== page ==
The LETKF (Hunt et al., 2004, 2007; Ott et al., 2004) is a localisation technique that is particularly simple to describe. The local update avoids inverting large covariance matrices, and also implies that we only need enough ensemble members to track the local dynamics for each local region. For simplicity, we used the algorithm including the ensemble transform given in eq. (41) of Ott et al. ( 2004). We performed the local Kalman update at each site using a local region with 11 sites (l=5) and we used a global ensemble with 22 members, compared to 80 ensemble members used in the unscented EnKF.
Building an adaptive version of the LETKF is fairly straightforward. A conventional Kalman update is used to form the local analysis state and covariance estimates. We design an adaptive LETKF by simply applying our iteration, given by eq. (5), after the local Kalman update performed in each local region. We will estimate 40 separate pairs of matrices and . This implies that some entries in the full (those far from the diagonal) have no representatives in these local . Moreover, the other entries in the full are represented by entries in several matrices. In Fig. 7, we combine the final estimates of into a single matrix by averaging all the representatives of each entry. It would also be possible to form this global matrix at each step; however, the LETKF often allows many choices for forming the global results from the local, and our objective here is only to show that our adaptive iteration can be integrated into a localised data assimilation method.
Interestingly, the conventional LETKF requires significant inflation to prevent filter divergence. For example, the noise variances in Fig. 7 are comparable to Example 4.1; however, the LETKF often diverges when the diagonal entries of are less than 0.05. So, for this example we use = and as the benchmark for all comparisons, since this represents a filter which was reasonably well-tuned when the true Q and R were both known. To represent that case when the true Q and R are unknown, we choose diagonal matrices with the same average covariance as and R, respectively. For the conventional LETKF, we form the local and by simply taking the sub-matrices of and which are given by the local indices. In Fig. 7, we show that the adaptive LETKF significantly inflates both and , and it recovers much of the structure of both Q and R, and improves the RMSE, compared to the conventional LETKF using the diagonal and .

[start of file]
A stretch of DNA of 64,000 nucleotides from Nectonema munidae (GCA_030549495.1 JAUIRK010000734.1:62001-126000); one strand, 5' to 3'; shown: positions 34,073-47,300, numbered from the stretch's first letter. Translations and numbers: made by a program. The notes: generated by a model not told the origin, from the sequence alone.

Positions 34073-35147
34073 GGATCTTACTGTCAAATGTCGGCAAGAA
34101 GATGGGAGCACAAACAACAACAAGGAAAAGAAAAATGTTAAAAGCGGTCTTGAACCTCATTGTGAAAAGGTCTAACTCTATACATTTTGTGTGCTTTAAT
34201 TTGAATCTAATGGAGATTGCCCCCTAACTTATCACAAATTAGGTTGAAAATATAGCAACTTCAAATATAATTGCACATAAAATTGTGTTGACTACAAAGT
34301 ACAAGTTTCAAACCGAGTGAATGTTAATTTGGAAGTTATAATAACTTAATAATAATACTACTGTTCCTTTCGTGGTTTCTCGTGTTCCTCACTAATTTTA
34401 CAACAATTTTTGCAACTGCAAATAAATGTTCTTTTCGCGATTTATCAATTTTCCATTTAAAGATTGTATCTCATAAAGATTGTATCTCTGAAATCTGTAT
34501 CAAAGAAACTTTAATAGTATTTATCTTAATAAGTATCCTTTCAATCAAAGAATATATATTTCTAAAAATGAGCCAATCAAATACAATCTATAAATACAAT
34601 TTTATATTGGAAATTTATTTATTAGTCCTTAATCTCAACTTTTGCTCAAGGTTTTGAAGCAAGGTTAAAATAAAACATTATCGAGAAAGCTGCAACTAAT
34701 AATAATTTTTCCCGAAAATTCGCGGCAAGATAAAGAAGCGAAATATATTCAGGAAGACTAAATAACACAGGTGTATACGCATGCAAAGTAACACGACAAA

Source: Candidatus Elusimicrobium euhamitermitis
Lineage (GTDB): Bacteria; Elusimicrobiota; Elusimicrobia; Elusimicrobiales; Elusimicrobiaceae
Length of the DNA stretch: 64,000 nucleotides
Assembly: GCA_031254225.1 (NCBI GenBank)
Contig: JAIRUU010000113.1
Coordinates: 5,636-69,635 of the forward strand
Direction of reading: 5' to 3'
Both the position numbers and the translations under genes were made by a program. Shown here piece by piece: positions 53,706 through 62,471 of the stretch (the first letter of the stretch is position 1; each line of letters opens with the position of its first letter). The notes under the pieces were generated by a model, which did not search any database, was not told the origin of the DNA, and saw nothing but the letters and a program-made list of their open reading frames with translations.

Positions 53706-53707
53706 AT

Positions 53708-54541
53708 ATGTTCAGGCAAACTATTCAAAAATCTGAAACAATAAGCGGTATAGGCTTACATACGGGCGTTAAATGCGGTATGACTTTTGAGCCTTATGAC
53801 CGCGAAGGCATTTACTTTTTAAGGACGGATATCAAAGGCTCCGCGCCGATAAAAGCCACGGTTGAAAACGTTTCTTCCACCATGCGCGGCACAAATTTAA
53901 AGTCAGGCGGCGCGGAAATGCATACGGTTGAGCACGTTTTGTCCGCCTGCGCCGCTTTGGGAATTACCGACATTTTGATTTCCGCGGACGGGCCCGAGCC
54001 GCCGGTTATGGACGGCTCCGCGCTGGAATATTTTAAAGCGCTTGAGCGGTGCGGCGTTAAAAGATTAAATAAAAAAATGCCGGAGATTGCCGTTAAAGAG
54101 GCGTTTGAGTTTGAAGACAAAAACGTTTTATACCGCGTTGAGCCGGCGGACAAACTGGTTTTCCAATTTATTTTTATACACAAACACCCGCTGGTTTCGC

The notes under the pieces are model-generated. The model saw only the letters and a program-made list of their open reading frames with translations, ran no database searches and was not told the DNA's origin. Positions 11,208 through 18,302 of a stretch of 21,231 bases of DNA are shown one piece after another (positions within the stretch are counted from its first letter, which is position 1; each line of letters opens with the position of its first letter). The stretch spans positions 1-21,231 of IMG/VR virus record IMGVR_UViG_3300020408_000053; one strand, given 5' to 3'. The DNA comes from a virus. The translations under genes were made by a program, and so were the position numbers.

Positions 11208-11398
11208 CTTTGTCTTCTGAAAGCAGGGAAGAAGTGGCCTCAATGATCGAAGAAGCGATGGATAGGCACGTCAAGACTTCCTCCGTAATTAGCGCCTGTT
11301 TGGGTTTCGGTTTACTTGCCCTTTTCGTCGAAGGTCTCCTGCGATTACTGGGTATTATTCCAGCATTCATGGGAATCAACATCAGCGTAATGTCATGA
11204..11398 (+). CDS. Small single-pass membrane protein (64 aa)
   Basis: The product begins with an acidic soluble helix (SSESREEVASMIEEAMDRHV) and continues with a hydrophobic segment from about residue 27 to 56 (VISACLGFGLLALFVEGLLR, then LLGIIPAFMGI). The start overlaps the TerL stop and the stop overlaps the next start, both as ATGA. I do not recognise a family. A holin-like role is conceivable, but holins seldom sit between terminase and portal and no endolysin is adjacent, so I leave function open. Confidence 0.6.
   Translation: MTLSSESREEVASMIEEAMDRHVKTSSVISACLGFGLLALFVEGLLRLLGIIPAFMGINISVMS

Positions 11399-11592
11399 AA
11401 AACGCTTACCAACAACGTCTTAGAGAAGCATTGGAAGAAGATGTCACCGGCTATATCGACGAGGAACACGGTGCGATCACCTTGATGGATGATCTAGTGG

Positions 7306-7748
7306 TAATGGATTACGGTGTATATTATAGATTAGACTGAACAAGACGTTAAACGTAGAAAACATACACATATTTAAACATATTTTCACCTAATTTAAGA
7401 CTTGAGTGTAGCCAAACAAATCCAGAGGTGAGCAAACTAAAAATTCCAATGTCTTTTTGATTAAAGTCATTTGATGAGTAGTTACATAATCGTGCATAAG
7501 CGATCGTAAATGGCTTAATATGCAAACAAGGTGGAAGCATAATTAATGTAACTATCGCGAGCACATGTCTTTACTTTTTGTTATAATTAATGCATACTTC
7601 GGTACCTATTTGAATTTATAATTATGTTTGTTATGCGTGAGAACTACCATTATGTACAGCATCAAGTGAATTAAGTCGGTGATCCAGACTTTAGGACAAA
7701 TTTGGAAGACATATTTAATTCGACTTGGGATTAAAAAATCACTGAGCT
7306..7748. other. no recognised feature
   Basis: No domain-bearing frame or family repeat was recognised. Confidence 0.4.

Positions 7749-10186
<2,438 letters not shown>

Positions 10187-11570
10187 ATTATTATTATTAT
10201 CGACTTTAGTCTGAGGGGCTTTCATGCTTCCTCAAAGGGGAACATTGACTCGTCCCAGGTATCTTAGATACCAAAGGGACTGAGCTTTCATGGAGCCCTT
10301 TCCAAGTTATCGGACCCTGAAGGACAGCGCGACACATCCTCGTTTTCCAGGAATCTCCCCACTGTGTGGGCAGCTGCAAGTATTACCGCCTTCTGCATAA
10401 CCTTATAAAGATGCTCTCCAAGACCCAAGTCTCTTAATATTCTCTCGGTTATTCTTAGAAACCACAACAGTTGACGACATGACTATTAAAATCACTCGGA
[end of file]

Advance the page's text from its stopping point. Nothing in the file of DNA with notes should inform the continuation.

While this example shows that our iteration can be used to make an adaptive LETKF, we found that the adaptive version required a much higher stationarity ( in Fig. 7). We speculate that this is because local regions can experience specific types of dynamics for extended periods which bias the short-term estimates and by setting a large stationarity we remove these biases by averaging over a larger portion of state space. We also found that the LETKF could have large deviations from the true state estimate similar to filter divergence but on shorter time scales. These deviations would cause large changes in the local estimates which required us to impose a limit of on the amount an entry of could change in a single time step of 0.05. It is possible that a better tuned LETKF or an example with lower noise covariances would not require these ad hoc adjustments. As large inflations are necessary simply to prevent divergence, this adaptive version is a first step towards the important goal of optimising the inflation.
A central feature of the Kalman filter is that the innovations derived from observations are only used to update the mean state estimate, and the covariance update does not incorporate the innovation. This is a remnant of the Kalman filter's linear heritage, in which observation, forecast and analysis are all assumed Gaussian. In any such scenario, when a Gaussian observation is assimilated into a Gaussian prior, the posterior is Gaussian and independent of observation. Equation (2) explicitly shows that the Kalman update of the covariance matrix is independent of the innovation.
Any scheme for adapting the Kalman filter to non-linear dynamics must consider the possibility of non-Gaussian estimates, which in turn demands a re-examination of this independence. However, the stochastic nature of the innovation implies that any attempt to use this information directly will be extremely sensitive to particular noise realisations. In this article, we have introduced an augmented Kalman update in which the innovation is allowed to affect the covariance estimate indirectly, through the filter's estimate of the system noise. We envision this augmented version to be applicable to any non-linear generalisation of the Kalman filter, such as the EKF and EnKF. Application to the EKF is straightforward, and we have shown in eq. (7) how to implement the augmented equations into an ensemble Kalman update.